In Part Two, GRAMA defines the structure of classification. Records are either public, and available for everyone to inspect and copy; they are private, controlled, protected under GRAMA, and disclosure is restricted; or their access is governed by court rule, another state statute, federal statute, or federal regulation, and their access is governed by that specific statute rule, or regulation. (Subsection 63G-2-201(2, 3))
Part Three of GRAMA identifies and provides general and specific direction to record classifications. Classification determines what access rights a person may have to records.
. . . .(3) "Classification," "classify," and their derivative forms mean determining whether a record series, record, or information within a record is public, private, controlled, protected, or exempt from disclosure under Subsection 63G-2-201(3)(b).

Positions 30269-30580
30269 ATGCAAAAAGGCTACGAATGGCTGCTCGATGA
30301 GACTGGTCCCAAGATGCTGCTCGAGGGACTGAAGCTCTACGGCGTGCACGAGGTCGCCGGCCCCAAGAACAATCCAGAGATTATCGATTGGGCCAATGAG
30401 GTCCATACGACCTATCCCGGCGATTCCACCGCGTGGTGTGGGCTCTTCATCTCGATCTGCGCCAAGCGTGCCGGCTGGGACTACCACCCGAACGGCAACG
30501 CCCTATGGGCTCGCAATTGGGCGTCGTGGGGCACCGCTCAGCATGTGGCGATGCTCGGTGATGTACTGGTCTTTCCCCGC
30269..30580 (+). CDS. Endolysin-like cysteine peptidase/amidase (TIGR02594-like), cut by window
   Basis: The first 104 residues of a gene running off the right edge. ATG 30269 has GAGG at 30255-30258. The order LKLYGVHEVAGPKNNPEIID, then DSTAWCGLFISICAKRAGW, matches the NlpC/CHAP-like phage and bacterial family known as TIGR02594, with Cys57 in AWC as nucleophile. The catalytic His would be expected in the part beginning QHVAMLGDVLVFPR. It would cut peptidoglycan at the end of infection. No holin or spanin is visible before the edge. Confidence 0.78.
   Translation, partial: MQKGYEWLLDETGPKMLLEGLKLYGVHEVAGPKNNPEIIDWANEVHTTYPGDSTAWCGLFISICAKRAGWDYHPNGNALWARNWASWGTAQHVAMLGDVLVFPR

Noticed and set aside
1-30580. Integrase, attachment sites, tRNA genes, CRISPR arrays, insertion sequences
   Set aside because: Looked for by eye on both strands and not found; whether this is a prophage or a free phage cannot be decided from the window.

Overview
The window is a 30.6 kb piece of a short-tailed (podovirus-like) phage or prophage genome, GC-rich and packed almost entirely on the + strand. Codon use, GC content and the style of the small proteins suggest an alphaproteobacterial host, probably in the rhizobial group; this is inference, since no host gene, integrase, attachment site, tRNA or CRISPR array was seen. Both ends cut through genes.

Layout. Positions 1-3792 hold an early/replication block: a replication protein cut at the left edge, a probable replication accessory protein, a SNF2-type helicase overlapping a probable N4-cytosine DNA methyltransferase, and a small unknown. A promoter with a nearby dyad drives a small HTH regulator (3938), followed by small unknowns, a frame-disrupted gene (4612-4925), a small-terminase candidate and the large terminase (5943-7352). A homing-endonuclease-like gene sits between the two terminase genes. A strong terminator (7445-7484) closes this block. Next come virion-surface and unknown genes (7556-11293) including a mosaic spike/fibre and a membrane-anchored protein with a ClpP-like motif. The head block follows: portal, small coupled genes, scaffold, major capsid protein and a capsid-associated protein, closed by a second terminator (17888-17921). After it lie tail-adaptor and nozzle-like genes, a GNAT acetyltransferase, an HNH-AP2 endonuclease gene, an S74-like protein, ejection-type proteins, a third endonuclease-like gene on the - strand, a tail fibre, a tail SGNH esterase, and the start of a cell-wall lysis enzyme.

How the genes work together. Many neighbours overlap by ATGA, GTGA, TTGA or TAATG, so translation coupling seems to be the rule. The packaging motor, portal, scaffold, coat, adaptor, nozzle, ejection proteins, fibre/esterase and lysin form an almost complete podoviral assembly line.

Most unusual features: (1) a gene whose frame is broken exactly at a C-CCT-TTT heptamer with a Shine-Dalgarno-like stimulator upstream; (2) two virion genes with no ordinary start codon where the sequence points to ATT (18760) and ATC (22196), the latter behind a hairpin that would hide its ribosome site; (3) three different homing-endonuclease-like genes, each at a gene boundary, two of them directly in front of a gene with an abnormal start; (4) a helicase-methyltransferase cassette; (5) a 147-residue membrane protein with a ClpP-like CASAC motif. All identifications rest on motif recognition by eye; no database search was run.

GRAMA includes a list of records that must always be disclosed. (Subsection (2)) This list includes such things as:
GRAMA also lists records that are normally public. (Subsection (3)) These records include those for which access can be restricted if circumstances exist that make interests favoring restriction outweigh the interests favoring access.
An example of a restricted classification for these normally public records might include administrative staff manuals for the prison that include information that would potentially be dangerous in the hands of inmates. In this instance, this normally public record could be classified as protected under Section 63G-2-305(13), which protects information, which if disclosed, would jeopardize the security or safety of a correctional facility.
The examples provided here are not a complete list of records which GRAMA identifies as normally public or records that must be disclosed. Neither is the list identified in GRAMA exhaustive. Ultimately, a record is public unless otherwise expressly stated by law.